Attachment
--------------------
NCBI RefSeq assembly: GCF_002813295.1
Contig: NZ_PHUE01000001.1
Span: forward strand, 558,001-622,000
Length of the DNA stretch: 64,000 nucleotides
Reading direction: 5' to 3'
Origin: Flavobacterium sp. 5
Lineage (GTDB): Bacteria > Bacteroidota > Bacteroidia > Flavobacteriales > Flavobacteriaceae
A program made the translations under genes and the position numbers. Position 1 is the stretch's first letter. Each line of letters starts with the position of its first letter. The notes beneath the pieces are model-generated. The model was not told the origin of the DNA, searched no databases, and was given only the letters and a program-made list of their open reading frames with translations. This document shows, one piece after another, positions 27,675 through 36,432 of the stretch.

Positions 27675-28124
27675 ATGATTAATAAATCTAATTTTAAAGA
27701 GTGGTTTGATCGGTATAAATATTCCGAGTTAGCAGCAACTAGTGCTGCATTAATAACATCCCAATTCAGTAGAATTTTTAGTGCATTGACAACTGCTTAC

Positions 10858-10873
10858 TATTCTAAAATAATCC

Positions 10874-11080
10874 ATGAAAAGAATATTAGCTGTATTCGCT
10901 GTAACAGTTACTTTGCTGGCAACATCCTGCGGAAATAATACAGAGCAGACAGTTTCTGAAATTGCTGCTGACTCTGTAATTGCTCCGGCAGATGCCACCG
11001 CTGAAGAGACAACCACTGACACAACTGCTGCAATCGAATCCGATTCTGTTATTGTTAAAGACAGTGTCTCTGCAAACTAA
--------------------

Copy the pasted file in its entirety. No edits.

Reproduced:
NCBI RefSeq assembly: GCF_002813295.1
Contig: NZ_PHUE01000001.1
Span: forward strand, 558,001-622,000
Length of the DNA stretch: 64,000 nucleotides
Reading direction: 5' to 3'
Origin: Flavobacterium sp. 5
Lineage (GTDB): Bacteria > Bacteroidota > Bacteroidia > Flavobacteriales > Flavobacteriaceae
A program made the translations under genes and the position numbers. Position 1 is the stretch's first letter. Each line of letters starts with the position of its first letter. The notes beneath the pieces are model-generated. The model was not told the origin of the DNA, searched no databases, and was given only the letters and a program-made list of their open reading frames with translations. This document shows, one piece after another, positions 27,675 through 36,432 of the stretch.

Positions 27675-28124
27675 ATGATTAATAAATCTAATTTTAAAGA
27701 GTGGTTTGATCGGTATAAATATTCCGAGTTAGCAGCAACTAGTGCTGCATTAATAACATCCCAATTCAGTAGAATTTTTAGTGCATTGACAACTGCTTAC

Positions 10858-10873
10858 TATTCTAAAATAATCC

Positions 10874-11080
10874 ATGAAAAGAATATTAGCTGTATTCGCT
10901 GTAACAGTTACTTTGCTGGCAACATCCTGCGGAAATAATACAGAGCAGACAGTTTCTGAAATTGCTGCTGACTCTGTAATTGCTCCGGCAGATGCCACCG
11001 CTGAAGAGACAACCACTGACACAACTGCTGCAATCGAATCCGATTCTGTTATTGTTAAAGACAGTGTCTCTGCAAACTAA